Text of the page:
ChinaSource Blog

Social Media in China

Why Social Matters

ChinaSource Blog by Joab Meyer

From the series Social Media in China

Social media is impacting societies across the globe, but China's social technology landscape is unique and largely unknown to those outside China. Honestly, how many people outside of China have ever heard of any of the popular social technology brands listed in the image below?

A New NGO Law Coming?

ChinaSource Blog by Joann Pittman

On January 16, 2015, the magazine China Briefing reported that a new Charity Law, which has been in the drafting stage for months has finally been introduced as a bill in the National People’s Congress (NPC). The establishment of laws governing social organizations (NGOs) has long been rumored and hoped for in China, by domestic and foreign enterprises alike. Many Christian organizations are hopeful that a new law will make it easier for them to operate in China. Here’s what the article has to say about the draft law:

Worshiping in Chinese (3)

How Chinese Church Feeds Me

ChinaSource Blog by Swells in the Middle Kingdom

From the series Worshiping in Chinese

This series of blog entries refers primarily to the question of expatriate Christians attending services at registered—or at least publicly “open”—Chinese churches. It is assumed that in most cases, the risks to local believers (and to the expat workers as well) are such that it would be irresponsible to participate regularly in unregistered church services. Part one dealt with some of the common objections to attending Chinese church services. In part two some of the main reasons why I have chosen to attend Chinese church services were given. Part three lists some of the ways I have been blessed by my attendance at Chinese church services.

Pentecostal Theology and the Chinese Church

ChinaSource Blog by Robert Menzies

A look at the impact and continuing influence of Pentecostal theology in the Chinese church.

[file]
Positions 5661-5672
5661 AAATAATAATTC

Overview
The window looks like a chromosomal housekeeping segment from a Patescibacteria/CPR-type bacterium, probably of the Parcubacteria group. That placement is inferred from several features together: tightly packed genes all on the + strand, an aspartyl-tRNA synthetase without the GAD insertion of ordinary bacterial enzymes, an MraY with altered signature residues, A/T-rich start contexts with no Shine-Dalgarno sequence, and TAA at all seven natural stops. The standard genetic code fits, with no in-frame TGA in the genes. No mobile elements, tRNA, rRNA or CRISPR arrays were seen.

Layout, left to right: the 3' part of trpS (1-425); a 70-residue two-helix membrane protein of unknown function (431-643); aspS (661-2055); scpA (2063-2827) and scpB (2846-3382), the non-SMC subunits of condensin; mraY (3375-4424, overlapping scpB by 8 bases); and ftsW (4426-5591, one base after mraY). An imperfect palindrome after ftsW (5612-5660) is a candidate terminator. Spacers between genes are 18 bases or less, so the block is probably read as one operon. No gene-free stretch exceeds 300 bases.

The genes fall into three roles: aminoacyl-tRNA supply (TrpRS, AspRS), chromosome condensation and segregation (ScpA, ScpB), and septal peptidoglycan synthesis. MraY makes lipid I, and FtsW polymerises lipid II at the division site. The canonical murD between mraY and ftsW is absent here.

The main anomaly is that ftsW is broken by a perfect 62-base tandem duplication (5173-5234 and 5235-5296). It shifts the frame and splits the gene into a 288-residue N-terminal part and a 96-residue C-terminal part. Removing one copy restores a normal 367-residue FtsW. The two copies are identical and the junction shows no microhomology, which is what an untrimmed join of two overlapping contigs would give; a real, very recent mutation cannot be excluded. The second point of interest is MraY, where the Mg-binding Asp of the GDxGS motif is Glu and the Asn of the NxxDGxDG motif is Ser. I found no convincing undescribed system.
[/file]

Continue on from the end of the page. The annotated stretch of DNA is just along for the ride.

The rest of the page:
Cultural Values, Mapped

ChinaSource Blog by Joann Pittman

Crossing a cultural boundary inevitably leads to cultural clashes. Sometimes the clashes occur at the point of behaviors and customs, such as eating, drinking, or even how to cross a street. More often, however, the clashes occur at the deeper level of cultural values — beliefs about what is right and wrong or how how the world ought to be ordered.

Worshiping in Chinese (2)

Why I Go to Chinese Church

ChinaSource Blog by Swells in the Middle Kingdom

From the series Worshiping in Chinese

This series of blog entries refers primarily to the question of expatriate Christians attending services at registered—or at least publicly “open”—Chinese churches. It is assumed that in most cases, the risks to local believers (and to the expat workers as well) are such that it would be irresponsible to participate regularly in unregistered church services. Part one dealt with some of the common objections to attending Chinese church services. In part two some of the main reasons why I have chosen to attend Chinese church services are given. Part three lists some of the ways I have been blessed by my attendance at Chinese church services.

An Indiana Zuotan (Informal Discussion)

ChinaSource Blog by Joann Pittman

Last week, on my way home from giving two days of lectures at Taylor University, I had the opportunity to visit the Center on Religion and Chinese Society, at Purdue University in Lafayette, IN. 

The Changing Face of Urban Mission

Encouraging Dialogue between East and West

ChinaSource Blog by Easten Law

In recent months I have been delighted by the exposure Chinese Church Voices has provided to indigenous perspectives on faith and mission.  The simple blog provides an important window for non-Chinese speakers into questions Chinese Christians are raising.  In turn, it provides those of us in the West with an opportunity for greater dialogue and understanding.

Worshiping in Chinese

Why Cross-Cultural Workers Don't Go to Chinese Church

ChinaSource Blog by Swells in the Middle Kingdom

From the series Worshiping in Chinese

This series of blog entries refers primarily to the question of expatriate Christians attending Chinese services at registered—or at least publicly "open"—local churches. It is assumed that in most cases, the risks to local believers (and to the expat workers as well) are such that it would be irresponsible to participate regularly in unregistered church services. Part one deals with some of the common objections to attending Chinese church services. In part two some of the main reasons why I have chosen to attend Chinese church services will be given. Part three will list some of the ways I have been blessed by my attendance at Chinese church services.

Most-Read Posts on "Chinese Church Voices"

ChinaSource Blog by ChinaSource Team

Have you been keeping up with our publication Chinese Church Voices? If not, here are the five most popular posts of 2014 that you may have missed.

Feedback